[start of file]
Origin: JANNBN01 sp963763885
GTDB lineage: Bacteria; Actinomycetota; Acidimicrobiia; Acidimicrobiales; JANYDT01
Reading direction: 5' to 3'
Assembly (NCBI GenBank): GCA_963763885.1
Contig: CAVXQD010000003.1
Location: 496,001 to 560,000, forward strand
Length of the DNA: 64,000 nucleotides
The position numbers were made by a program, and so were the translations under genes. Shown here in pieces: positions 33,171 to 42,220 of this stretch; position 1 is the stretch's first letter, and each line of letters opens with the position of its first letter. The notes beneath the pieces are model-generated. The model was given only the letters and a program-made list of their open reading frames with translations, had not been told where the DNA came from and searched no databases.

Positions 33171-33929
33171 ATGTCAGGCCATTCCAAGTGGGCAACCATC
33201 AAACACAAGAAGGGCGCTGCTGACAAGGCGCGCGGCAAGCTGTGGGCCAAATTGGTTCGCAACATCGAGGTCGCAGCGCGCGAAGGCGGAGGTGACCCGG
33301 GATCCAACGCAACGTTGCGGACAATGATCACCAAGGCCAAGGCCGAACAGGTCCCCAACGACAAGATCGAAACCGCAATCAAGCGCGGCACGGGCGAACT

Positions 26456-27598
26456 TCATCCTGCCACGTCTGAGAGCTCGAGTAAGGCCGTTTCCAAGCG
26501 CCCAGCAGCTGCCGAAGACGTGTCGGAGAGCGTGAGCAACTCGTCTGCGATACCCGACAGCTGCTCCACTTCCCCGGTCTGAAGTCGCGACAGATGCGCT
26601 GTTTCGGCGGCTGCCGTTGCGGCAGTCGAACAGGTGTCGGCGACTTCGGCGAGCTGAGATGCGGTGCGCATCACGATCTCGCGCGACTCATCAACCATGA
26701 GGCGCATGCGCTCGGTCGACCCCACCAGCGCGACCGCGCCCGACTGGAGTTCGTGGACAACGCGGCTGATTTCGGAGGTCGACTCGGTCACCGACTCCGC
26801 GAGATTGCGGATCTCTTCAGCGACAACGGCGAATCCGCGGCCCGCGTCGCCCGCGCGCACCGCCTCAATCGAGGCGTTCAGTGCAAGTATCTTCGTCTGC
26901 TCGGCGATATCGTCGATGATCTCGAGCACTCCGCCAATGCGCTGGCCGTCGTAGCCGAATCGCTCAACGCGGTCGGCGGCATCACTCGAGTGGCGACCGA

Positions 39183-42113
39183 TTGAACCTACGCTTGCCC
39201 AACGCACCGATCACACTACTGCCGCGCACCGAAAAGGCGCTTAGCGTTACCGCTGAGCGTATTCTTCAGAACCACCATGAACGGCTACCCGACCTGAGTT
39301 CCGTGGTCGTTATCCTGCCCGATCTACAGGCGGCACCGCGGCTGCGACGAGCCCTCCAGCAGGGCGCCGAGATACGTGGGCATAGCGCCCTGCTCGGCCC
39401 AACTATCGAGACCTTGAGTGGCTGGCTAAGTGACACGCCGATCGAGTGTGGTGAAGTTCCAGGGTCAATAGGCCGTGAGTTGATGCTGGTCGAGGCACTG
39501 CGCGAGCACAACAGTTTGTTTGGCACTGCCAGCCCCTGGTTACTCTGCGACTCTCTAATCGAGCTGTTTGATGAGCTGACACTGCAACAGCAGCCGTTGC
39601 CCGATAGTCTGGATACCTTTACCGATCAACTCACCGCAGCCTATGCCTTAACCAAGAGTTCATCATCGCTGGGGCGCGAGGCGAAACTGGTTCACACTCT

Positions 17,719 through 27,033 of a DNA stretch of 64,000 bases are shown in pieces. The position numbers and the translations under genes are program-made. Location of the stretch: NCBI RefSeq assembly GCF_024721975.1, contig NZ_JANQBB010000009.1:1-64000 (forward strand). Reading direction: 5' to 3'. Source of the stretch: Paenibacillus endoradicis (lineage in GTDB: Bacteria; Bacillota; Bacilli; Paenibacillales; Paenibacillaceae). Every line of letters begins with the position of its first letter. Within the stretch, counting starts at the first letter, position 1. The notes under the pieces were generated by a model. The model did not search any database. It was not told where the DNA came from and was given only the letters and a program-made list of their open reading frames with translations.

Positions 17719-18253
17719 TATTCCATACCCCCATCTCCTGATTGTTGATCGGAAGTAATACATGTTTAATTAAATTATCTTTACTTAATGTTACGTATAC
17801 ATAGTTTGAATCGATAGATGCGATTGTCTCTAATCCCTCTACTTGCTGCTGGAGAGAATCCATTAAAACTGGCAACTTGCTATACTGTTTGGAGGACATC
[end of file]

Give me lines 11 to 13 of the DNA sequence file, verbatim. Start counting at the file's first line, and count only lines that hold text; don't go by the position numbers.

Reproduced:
33201 AAACACAAGAAGGGCGCTGCTGACAAGGCGCGCGGCAAGCTGTGGGCCAAATTGGTTCGCAACATCGAGGTCGCAGCGCGCGAAGGCGGAGGTGACCCGG
33301 GATCCAACGCAACGTTGCGGACAATGATCACCAAGGCCAAGGCCGAACAGGTCCCCAACGACAAGATCGAAACCGCAATCAAGCGCGGCACGGGCGAACT

Positions 26456-27598